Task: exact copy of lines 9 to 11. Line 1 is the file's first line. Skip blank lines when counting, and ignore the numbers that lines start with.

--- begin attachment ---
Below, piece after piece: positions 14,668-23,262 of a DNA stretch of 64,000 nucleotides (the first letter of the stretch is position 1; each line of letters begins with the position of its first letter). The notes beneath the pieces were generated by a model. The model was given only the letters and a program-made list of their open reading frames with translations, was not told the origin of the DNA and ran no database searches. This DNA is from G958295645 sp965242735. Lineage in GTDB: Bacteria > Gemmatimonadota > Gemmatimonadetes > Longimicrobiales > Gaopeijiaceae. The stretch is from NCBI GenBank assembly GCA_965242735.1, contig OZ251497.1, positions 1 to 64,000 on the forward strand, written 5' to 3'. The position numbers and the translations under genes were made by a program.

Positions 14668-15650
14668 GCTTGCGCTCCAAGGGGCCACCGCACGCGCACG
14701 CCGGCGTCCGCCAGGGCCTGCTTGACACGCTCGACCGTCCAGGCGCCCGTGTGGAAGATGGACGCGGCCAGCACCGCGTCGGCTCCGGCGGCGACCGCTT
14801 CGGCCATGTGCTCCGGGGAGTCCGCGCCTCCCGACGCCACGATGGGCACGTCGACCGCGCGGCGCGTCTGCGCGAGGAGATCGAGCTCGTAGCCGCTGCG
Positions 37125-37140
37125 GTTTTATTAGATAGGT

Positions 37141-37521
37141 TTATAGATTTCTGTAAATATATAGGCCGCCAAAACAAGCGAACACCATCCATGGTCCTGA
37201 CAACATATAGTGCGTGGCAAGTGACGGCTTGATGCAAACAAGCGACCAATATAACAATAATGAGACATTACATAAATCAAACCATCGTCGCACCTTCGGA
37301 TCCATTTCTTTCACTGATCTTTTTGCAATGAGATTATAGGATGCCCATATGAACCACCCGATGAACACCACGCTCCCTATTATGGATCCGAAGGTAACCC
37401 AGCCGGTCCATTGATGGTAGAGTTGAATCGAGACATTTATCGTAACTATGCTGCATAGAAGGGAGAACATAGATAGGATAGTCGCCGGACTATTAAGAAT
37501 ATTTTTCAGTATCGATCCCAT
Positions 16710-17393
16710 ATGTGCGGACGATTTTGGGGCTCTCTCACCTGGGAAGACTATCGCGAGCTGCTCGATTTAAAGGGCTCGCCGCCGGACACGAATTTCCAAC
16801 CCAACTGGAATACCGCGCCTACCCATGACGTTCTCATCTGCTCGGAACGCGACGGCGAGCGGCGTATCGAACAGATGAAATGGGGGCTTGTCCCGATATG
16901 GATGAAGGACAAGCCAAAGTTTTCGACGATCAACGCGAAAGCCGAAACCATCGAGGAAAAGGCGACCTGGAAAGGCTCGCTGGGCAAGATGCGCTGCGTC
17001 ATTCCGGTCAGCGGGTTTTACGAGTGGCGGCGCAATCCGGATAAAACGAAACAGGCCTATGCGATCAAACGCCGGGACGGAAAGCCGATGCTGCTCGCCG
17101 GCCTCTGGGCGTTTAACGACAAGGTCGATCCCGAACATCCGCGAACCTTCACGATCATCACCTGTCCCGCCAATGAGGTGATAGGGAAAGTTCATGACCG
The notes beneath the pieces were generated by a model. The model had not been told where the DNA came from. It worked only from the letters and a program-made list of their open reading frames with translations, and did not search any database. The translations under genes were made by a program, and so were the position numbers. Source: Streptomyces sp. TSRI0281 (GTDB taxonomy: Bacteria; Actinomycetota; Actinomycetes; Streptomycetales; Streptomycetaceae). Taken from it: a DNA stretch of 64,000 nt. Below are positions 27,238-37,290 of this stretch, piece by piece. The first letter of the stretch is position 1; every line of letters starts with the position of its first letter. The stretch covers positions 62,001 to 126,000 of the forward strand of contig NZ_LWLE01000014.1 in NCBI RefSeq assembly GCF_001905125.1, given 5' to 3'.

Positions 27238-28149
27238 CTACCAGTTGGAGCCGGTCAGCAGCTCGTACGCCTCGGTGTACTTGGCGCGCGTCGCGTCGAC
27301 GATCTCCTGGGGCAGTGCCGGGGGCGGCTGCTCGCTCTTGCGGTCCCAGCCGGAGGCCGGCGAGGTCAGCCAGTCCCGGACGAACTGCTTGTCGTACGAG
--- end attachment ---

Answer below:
37141 TTATAGATTTCTGTAAATATATAGGCCGCCAAAACAAGCGAACACCATCCATGGTCCTGA
37201 CAACATATAGTGCGTGGCAAGTGACGGCTTGATGCAAACAAGCGACCAATATAACAATAATGAGACATTACATAAATCAAACCATCGTCGCACCTTCGGA
37301 TCCATTTCTTTCACTGATCTTTTTGCAATGAGATTATAGGATGCCCATATGAACCACCCGATGAACACCACGCTCCCTATTATGGATCCGAAGGTAACCC